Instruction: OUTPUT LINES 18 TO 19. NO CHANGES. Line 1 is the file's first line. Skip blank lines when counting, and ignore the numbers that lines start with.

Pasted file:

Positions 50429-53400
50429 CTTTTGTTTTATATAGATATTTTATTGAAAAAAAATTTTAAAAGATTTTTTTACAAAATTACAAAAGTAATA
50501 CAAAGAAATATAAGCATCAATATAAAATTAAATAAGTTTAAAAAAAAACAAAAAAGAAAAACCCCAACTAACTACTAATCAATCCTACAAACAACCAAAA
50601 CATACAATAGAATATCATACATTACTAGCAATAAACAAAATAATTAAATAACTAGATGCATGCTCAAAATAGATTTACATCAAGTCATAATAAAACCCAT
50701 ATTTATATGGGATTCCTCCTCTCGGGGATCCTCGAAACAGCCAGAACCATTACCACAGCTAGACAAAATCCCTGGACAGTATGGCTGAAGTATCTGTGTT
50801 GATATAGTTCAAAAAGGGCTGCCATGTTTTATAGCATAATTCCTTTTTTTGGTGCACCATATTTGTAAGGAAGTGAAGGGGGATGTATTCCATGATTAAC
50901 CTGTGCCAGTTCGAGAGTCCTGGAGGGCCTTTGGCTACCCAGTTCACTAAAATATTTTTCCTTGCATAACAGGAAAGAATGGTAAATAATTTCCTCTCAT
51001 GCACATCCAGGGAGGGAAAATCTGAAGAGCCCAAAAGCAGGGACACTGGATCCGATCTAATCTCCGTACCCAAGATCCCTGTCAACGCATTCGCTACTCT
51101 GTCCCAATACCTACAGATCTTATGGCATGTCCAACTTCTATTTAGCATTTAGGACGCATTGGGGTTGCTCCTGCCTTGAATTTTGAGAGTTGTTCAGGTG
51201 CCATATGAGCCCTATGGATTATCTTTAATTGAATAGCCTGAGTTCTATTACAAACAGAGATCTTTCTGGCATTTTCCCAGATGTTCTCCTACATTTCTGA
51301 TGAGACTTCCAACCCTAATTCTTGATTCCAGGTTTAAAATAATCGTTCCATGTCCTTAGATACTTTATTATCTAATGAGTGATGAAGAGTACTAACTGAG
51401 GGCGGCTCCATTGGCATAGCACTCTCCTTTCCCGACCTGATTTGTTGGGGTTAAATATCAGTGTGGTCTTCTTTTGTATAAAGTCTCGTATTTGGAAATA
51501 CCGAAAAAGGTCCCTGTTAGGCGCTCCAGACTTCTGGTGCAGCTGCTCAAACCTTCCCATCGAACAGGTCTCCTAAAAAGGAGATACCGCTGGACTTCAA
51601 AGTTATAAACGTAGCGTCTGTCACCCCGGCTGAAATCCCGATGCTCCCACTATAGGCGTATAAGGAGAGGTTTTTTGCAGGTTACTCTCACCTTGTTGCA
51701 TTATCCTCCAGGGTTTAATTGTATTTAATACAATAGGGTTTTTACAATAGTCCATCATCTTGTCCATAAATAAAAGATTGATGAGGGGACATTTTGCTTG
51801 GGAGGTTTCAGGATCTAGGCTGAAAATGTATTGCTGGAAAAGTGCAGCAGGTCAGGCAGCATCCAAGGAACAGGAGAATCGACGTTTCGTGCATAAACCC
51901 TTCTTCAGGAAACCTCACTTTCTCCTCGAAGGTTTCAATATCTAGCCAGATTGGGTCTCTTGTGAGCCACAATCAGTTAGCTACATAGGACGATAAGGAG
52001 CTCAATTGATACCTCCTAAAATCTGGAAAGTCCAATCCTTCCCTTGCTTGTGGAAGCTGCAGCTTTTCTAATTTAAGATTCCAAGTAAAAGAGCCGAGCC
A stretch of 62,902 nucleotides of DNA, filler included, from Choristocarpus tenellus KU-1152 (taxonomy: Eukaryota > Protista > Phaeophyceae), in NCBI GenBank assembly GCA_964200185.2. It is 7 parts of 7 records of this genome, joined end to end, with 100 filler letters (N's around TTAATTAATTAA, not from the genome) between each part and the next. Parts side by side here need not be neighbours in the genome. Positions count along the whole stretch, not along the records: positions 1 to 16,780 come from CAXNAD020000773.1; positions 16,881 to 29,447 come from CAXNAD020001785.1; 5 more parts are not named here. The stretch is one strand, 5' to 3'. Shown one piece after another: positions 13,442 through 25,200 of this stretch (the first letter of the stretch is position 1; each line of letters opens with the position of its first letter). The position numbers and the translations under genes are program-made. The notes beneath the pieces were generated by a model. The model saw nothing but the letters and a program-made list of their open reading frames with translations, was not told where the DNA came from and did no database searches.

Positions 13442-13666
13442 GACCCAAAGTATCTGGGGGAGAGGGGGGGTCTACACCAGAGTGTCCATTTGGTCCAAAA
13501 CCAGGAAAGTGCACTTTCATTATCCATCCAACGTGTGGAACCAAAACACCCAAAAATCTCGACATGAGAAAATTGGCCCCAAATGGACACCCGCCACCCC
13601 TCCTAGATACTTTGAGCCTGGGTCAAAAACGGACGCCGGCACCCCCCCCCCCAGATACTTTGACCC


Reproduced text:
52001 CTCAATTGATACCTCCTAAAATCTGGAAAGTCCAATCCTTCCCTTGCTTGTGGAAGCTGCAGCTTTTCTAATTTAAGATTCCAAGTAAAAGAGCCGAGCC
A stretch of 62,902 nucleotides of DNA, filler included, from Choristocarpus tenellus KU-1152 (taxonomy: Eukaryota > Protista > Phaeophyceae), in NCBI GenBank assembly GCA_964200185.2. It is 7 parts of 7 records of this genome, joined end to end, with 100 filler letters (N's around TTAATTAATTAA, not from the genome) between each part and the next. Parts side by side here need not be neighbours in the genome. Positions count along the whole stretch, not along the records: positions 1 to 16,780 come from CAXNAD020000773.1; positions 16,881 to 29,447 come from CAXNAD020001785.1; 5 more parts are not named here. The stretch is one strand, 5' to 3'. Shown one piece after another: positions 13,442 through 25,200 of this stretch (the first letter of the stretch is position 1; each line of letters opens with the position of its first letter). The position numbers and the translations under genes are program-made. The notes beneath the pieces were generated by a model. The model saw nothing but the letters and a program-made list of their open reading frames with translations, was not told where the DNA came from and did no database searches.